How I Quit Gambling


For years, I had no success in my attempts to quit gambling. Looking back, I don’t doubt that my desire to quit was there all along. I simply lacked the actions needed to follow through on my desired intention.

Since July 15, 2010, the plan I use to continue my abstinence has continued to expand. Here’s a quick overview of my plan.

1. Coming Clean to Family & Friends

For years, I tried to dig my way out of the hole I had created by gambling all on my own.

I didn’t want anyone else to find out about my secret and always believed that I would be able to fix my financial situation and no one would ever have to know about thet debts I had accumulated at the poker table.

I had been lying to everyone and putting on a false front that life was perfect. I told everyone that my business was thriving and that I had never been happier. If they found out the truth now, I’d be exposed as a fraud. There was too much shame and embarrassment in telling the truth at this point.

But then I got caught and every lie began to be exposed.

Looking back, this was the best thing that could have happened to me. Once I was forced to finally come clean to my family and friends, everything started to change.


We are convinced that they won’t understand. That by sharing, we will hurt them more than by keeping them in the dark.

However, my experience was completely different. Everyone has been and continues to be extremely supportive of me.

I should have known this. After all, I’d understand and want to help if roles were reversed. Heck, the roles were reversed and I did everything in my power to help my friend with a compulsive gambling problem.

For whatever reason, we feel we’re different. Now, I know that isn’t true.


Go home and tell your wife every detail. Don’t leave anything out.”

I heard this advice given to a newcomer at our Gamblers Anonymous meeting about a year and a half into my recovery. I wish I had heard the same thing on my first night.

The night I heard this, I was still keeping a white lie. I had a debt that I hadn’t shared with my wife, but that I felt I needed to take care of “on my own”. Yes, that plan had worked so terribly for me in the past that I decided to give it another go.

Eventually, it all came out but not on my terms. I was once again exposed for my lying and it did significant damage to the trust we had begun to rebuild.

It’s my biggest regret in recovery.

I wish I had ripped the bandaid off only once and gotten everything out on the table. Hopefully, you can learn from my mistake.


As I grow more comfortable, I find myself opening up to more and more people. The best thing about this has been that it makes it easier to stay clean. Each person represents another piece of accountability. Someone that might be watching out for me.

2. Never Forget the Pain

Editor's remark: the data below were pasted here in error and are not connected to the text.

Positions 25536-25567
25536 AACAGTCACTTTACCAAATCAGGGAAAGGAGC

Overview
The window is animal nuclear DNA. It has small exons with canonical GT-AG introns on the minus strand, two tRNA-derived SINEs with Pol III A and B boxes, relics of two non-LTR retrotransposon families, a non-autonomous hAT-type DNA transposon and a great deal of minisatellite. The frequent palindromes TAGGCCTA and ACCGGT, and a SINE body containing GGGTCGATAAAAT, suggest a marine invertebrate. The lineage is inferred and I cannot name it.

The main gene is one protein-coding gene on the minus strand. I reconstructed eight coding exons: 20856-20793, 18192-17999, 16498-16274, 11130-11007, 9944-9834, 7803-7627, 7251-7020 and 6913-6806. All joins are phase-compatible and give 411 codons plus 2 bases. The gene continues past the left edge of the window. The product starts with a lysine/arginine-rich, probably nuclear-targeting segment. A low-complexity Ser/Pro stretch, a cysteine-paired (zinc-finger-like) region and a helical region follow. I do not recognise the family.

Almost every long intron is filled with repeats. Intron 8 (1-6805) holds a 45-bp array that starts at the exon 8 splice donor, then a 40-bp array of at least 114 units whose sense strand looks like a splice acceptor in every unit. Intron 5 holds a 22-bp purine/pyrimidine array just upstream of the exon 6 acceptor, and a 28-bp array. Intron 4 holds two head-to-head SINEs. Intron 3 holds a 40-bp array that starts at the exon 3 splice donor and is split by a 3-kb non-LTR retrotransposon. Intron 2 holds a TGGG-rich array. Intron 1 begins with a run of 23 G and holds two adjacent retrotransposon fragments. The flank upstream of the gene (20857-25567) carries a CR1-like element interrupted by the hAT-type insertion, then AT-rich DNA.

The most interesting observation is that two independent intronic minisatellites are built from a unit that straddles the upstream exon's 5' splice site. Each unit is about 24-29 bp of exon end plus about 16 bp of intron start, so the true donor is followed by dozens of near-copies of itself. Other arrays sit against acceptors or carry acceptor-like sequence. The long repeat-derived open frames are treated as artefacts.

I feel as though my brain is wired to forget.

No matter how much I had lost and how low miserable gambling made me in the moment, I would eventually forget and return to try again.

Now, I take a different approach.


I go to Gamblers Anonymous every week.

Why do I go?

I go for many reasons, but mostly to share my story and to hear the stories of others. For one hour a week, I remind myself of the pain and misery gambling caused in my life. Seeing new people come into the room—in the midst of their lowest point—is a great reminder that life is better without gambling.

Additionally, Gamblers Anonymous gives me another outlet to come clean about my past. Just like with family and friends, taking off the mask of my addiction has helped me to grow and develop as a person. Each meeting is more freeing than the last as the lies are replaced with facts and reality.

To ease your fears of what a meeting is like, here’s an idea of what to expect at your first meeting.


In addition to GA, I also frequently check out the Problem Gambling thread on Reddit and the accompanying live chat available on the Discord server.

I’ve seen too many others fall into a sense of complaceny. I’ve even experienced it myself.

Quitting for short stretches can be achieved without Gamblers Anonymous or becoming invovled in an online group or chat. However, quitting long-term has been so much easier now that I am part of a group.

3. Continue to Grow

Finally, as part of my recovery I am constantly seeking out thoughts and ideas from others as a way to improve my overall health and life.

Looking back, much of my gambling was driven by the wrong thoughts and actions. By learning and growing, I’ve been able to identify the areas I need to improve and actively do so on a daily basis.


The actions outlined above are the backbone of my recovery.

I’ll continue to add to this here and on the podcast. I hope this gives you insight into the plan I have used to quit gambling.

I’m confident it will work for others as my plan is very similar to everyone else I have met in recovery that have been able to abstain from gambling.